Students spend the summer in China working collaboratively to use design thinking for a project in the countryside. Students learn and apply the principles of design innovation including user research, ideation, prototyping, storytelling and more in a cross cultural setting to design a product or service that will benefit Chinese villagers. Students should be prepared to work independently in a developing region of China, to deal with persistent ambiguity, and to work with a crosscultural, diverse team of students on their projects. Applications for Summer 2012 were due in March.
Terms: Sum

Units: 3

Grading: Letter (ABCD/NP)
ENGR 145: Technology Entrepreneurship
How do you create a successful startup? What is entrepreneurial leadership in a large firm? What are the differences between an idea and true opportunity? How does an entrepreneur form a team and gather the resources necessary to create a great enterprise? Mentorguided project focused on developing students' startup ideas, immersion in nuances of innovation and early stage entrepreneurship, case studies, research on the entrepreneurial process, and the opportunity to network with Silicon Valley's top entrepreneurs and venture capitalists. For undergraduates of all majors who seek to understand the formation and growth of highimpact startups in areas such as information, energy, medical and consumer technologies. No prerequisites. Limited enrollment.
Terms: Aut, Win, Sum

Units: 4

UG Reqs: GER:DBSocSci

Grading: Letter (ABCD/NP)
Instructors:
Byers, T. (PI)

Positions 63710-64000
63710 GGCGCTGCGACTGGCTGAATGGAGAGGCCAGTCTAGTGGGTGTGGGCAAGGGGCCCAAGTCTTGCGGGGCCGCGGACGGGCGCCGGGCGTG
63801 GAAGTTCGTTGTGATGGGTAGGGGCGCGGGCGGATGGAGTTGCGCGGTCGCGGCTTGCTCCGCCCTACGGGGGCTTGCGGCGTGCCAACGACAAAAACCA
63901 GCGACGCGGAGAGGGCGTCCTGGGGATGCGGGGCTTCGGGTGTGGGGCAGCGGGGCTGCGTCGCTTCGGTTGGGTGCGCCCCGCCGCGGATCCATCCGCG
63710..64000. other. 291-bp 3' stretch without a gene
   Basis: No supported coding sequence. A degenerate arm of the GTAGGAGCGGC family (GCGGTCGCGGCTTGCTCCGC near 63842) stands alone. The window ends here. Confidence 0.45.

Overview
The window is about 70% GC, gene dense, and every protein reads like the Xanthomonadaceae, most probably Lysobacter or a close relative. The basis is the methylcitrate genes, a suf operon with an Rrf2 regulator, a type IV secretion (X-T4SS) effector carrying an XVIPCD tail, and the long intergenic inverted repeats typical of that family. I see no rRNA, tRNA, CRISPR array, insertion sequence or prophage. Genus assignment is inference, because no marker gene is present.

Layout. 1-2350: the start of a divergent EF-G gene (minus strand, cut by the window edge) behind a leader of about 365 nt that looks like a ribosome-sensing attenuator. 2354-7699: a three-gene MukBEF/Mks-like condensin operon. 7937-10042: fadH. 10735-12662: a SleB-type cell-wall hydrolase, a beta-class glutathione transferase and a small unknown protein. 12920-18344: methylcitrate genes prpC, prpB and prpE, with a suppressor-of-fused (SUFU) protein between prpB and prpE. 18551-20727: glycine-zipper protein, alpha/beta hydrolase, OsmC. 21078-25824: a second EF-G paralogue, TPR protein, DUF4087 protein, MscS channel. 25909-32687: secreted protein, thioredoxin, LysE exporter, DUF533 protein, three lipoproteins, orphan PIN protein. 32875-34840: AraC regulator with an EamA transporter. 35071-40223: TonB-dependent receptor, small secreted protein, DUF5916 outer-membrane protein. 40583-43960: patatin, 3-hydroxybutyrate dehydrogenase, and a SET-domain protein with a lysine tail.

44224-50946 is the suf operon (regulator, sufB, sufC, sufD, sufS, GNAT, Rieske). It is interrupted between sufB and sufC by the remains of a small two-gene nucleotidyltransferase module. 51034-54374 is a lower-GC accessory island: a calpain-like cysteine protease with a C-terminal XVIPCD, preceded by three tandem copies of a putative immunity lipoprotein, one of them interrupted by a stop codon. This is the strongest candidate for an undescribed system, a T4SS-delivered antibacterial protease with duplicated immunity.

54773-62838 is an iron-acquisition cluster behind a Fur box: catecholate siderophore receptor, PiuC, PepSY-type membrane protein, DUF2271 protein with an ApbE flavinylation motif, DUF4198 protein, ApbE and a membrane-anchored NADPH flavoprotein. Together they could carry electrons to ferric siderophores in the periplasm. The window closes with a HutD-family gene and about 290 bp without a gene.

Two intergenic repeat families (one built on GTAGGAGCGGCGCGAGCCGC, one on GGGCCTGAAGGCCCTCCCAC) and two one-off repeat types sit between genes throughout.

;
Eesley, C. (PI)
;
Hwang, R. (PI)
;
Kosnik, T. (PI)
;
Marrec, M. (TA)
;
Tidhar, R. (TA)
ENGR 155A: Ordinary Differential Equations for Engineers (CME 102)
Analytical and numerical methods for solving ordinary differential equations arising in engineering applications: Solution of initial and boundary value problems, series solutions, Laplace transforms, and nonlinear equations; numerical methods for solving ordinary differential equations, accuracy of numerical methods, linear stability theory, finite differences. Introduction to MATLAB programming as a basic tool kit for computations. Problems from various engineering fields. Prerequisite: 10 units of AP credit (Calc BC with 5, or Calc AB with 5 or placing out of the single variable math placement test:
https://exploredegreesnextyear.stanford.edu/undergraduatedegreesandprograms/#aptextt),), or
Math 1921. Recommended:
CME100.
Terms: Aut, Win, Spr, Sum

Units: 5

UG Reqs: GER:DBMath, WAYFR

Grading: Letter or Credit/No Credit
ENGR 155C: Introduction to Probability and Statistics for Engineers (CME 106)
Probability: random variables, independence, and conditional probability; discrete and continuous distributions, moments, distributions of several random variables. Topics in mathematical statistics: random sampling, point estimation, confidence intervals, hypothesis testing, nonparametric tests, regression and correlation analyses; applications in engineering, industrial manufacturing, medicine, biology, and other fields. Prerequisite:
CME 100/ENGR154 or
MATH 51 or 52.
Terms: Win, Sum

Units: 4

UG Reqs: GER:DBMath, WAYAQR, WAYFR

Grading: Letter or Credit/No Credit
Instructors:
Khayms, V. (PI)
;
Amidi, S. (TA)
;
Chhor, G. (TA)
;
Chu, C. (TA)
;
Lakshman, V. (TA)
;
Sagastuy Brena, J. (TA)
;
Wu, Y. (TA)
ENGR 199W: Writing of Original Research for Engineers
Technical writing in science and engineering. Students produce a substantial document describing their research, methods, and results. Prerequisite: completion of freshman writing requirements; prior or concurrent in 2 units of research in the major department; and consent of instructor. WIM for BioMedical Computation.
Terms: Aut, Win, Spr, Sum

Units: 13

Grading: Letter or Credit/No Credit
Instructors:
Altman, R. (PI)
;
Butte, A. (PI)
;
Carter, D. (PI)
...
more instructors for ENGR 199W »
Instructors:
Altman, R. (PI)
;
Butte, A. (PI)
;
Carter, D. (PI)
;
Covert, M. (PI)
;
Fuller, G. (PI)
;
Koller, D. (PI)
;
Lozano, N. (PI)
;
McDevitt, M. (PI)
;
Moin, P. (PI)
;
Mungal, M. (PI)
;
Okamura, A. (PI)
;
Osgood, B. (PI)
;
Reichard, C. (PI)
;
SafaviNaeini, A. (PI)
;
Sheppard, S. (PI)